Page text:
Winner, Body and Embodiment Award presented by the American Sociological AssociationImagine yourself without a face—the task seems impossible. The face is a core feature of our physical identity. Our face is how others identify us and how we think of our ‘self’. Yet, human faces are also functionally essential as mechanisms for communication and as a means of eating, breathing, and seeing. For these reasons, facial disfigurement can endanger our fundamental notions of self and identity or even be life threatening,
at worse. Precisely because it is so difficult to conceal our faces, the disfigured face compromises appearance, status, and, perhaps, our very way of being in the world.
In Saving Face, sociologist Heather Laine
Talley examines the cultural meaning and social significance of interventions aimed at repairing faces defined as disfigured. Using ethnography,
participant-observation, content analysis, interviews, and autoethnography,
Talley explores four sites in which a range of faces are “repaired:” face transplantation, facial feminization surgery, the reality show Extreme Makeover, and the international charitable organization Operation Smile,. Throughout, she considers how efforts focused on repair sometimes intensify the stigma associated with disfigurement. Drawing upon experiences volunteering at a camp for children with severe burns, Talley also considers alternative interventions and everyday practices that both challenge stigma and help those seen as disfigured negotiate outsider status.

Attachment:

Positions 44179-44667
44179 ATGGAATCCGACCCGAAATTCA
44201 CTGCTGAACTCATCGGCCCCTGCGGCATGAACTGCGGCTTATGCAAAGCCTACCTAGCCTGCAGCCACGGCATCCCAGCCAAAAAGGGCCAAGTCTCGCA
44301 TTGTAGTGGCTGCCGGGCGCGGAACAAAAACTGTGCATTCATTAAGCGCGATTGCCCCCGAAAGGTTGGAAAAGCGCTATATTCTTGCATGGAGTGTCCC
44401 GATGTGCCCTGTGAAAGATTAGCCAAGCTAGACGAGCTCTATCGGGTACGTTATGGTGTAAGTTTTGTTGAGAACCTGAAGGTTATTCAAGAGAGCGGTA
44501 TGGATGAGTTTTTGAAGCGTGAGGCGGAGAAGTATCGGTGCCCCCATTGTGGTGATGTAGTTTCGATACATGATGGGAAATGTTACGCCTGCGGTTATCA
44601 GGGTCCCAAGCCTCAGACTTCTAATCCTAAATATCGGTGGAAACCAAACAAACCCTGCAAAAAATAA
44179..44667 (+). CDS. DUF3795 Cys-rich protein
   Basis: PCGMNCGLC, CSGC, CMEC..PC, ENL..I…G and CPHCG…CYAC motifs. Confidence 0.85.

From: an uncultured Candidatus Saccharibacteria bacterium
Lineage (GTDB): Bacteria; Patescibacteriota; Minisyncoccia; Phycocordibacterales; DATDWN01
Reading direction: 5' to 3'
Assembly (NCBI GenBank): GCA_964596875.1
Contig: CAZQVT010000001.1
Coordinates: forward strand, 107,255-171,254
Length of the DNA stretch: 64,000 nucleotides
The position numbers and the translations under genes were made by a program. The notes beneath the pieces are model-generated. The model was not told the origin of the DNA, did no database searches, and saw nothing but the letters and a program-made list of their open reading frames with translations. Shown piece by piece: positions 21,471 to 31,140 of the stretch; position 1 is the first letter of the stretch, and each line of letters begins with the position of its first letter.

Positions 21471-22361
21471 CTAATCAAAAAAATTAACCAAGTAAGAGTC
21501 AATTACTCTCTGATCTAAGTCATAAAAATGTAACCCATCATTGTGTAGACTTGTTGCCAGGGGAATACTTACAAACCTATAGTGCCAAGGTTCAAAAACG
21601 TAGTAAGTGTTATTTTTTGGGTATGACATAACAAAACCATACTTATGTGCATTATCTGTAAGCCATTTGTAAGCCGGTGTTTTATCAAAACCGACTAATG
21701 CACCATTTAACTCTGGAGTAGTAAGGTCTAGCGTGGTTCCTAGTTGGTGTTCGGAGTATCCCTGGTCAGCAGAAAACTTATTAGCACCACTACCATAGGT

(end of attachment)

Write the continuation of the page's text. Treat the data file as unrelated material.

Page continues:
Talley delves into the promise and limits of facial surgery, continually examining how we might understand appearance as a facet of privilege and a dimension of inequality. Ultimately,
she argues that facial work is not simply a conglomeration of reconstructive techniques aimed at the human face, but rather, that appearance interventions are increasingly treated as lifesaving work. Especially at a time when aesthetic technologies carrying greater risk are emerging and when discrimination based on appearance is rampant, this important book challenges us to think critically about how we see the human face.
|Publisher:||New York University Press|
|Edition description:||New Edition|
|Product dimensions:||5.90(w) x 8.90(h) x 0.80(d)|
About the Author
Heather Laine Talley is Assistant Professor of Sociology at Western Carolina University. More about her writing and work can be found at
Table of Contents
1 About Face
2 Facial Work: Aesthetic Surgery as Lifesaving Work
3 Making Faces: Life Makeovers through Facial Work
4 Not Just Another Pretty Face: The Social Value of Unremarkability
5 Saving Face: Redeeming a Universal Face
6 Facing Off: Debating Facial Work, Constructing a “Vital” Intervention
7 At Face Value
Losing Face: A Postscript
Appendix: Methods, Methodologies, and Epistemologies
About the Author